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Rehabilitation of Distal Radius Fractures in the older person

Fractures of the wrist are a common injury especially fractures of the distal end of the radius. The radius is the larger of the two bones in the forearm and is the most commonly broken bone in the arm.

The paediatric and elderly populations are at the greatest risk for this injury, with distal radius fractures accounting for around 25% of fractures in the paediatric population and up to 18% of all fractures in the elderly age group. With the growth of the elderly population and a rise in the number of active elderly, it is likely that there will be a further increase in incidence in this age group.

Following a distal radius fracture, the wrist will be immobilised in a cast for a period of time to allow the bone to heal. This however, will often result in stiffness and a lack of range of motion (limited movement) once the cast is removed. Rehabilitating the wrist takes time and the main goals of therapy are to:

  • restore full range of motion (eliminate wrist stiffness)
  • restore power (functional grip)
  • reduce oedema (swelling)

Hand therapy services will generally begin as soon as the cast is removed. Below is a general guideline of what to expect from your wrist rehabilitation. The time frames involved are indicative only and allowances should be made for individual variation.

3-4 weeks post injury

  1. Cast removed
  2. Patient provided with a removable wrist splint. This can be worn for any heavy activity or at-risk situations: g. driving, carrying groceries, housework etc. A night splint may be worn for 2-3 weeks post cast removal for patient comfort.
  3. Active range of movement exercises are initiated for the fingers, wrist and forearm. A home exercise program is provided, focussing on movement in a comfortable range.
  4. Swelling is addressed through retrograde massage and compression. Available products include elastic finger sleeves, compression gloves, Tubigrip and Coban wraps.
  5. Normal light activity is encouraged (this can be with the splint on or off).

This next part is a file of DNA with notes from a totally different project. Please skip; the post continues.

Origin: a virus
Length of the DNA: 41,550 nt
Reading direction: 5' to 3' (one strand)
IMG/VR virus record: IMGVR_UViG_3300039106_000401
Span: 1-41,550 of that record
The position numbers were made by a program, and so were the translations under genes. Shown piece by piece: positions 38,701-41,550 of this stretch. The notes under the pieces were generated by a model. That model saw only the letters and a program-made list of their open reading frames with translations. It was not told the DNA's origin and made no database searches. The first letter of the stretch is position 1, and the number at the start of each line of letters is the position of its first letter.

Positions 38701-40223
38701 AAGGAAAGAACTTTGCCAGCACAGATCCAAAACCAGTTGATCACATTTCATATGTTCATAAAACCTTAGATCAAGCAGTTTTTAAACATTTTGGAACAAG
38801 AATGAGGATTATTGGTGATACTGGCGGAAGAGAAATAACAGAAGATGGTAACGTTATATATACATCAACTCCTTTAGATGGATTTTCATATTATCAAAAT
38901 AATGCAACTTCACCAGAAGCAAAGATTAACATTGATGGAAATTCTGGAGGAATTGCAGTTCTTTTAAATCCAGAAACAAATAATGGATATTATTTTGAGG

4-8 weeks post injury

  1. The patient can decrease use of the wrist splint as they feel comfortable.
  2. Stretches are commenced to further improve movement.
  3. Light strengthening exercises are commenced to improve grip strength and function. These are introduced in a slow and controlled way.

9-12 weeks post injury

  1. The patient is likely to be out of the wrist splint for most or all of the day.
  2. Stretches and strengthening exercises are progressed as appropriate for the individual. Progression is determined by the results of testing/monitoring by the therapist.

Long-Term Outcomes

Recovery should be expected to take at least a year.

Some pain with vigorous activities may be expected for the first year. Some residual stiffness or ache is to be expected for 2 years or possibly even permanently, especially with high-energy injuries (such as motorcycle crashes), for patients older than 50 years of age or in patients who have some osteoarthritis. However, the stiffness is usually minor and may not affect the overall function of the arm.

Finally, osteoporosis is a factor in many wrist fractures. It has been suggested that people who have a wrist fracture should be tested for bone weakness, especially if they have other risk factors for osteoporosis. Ask your doctor about osteoporosis testing.

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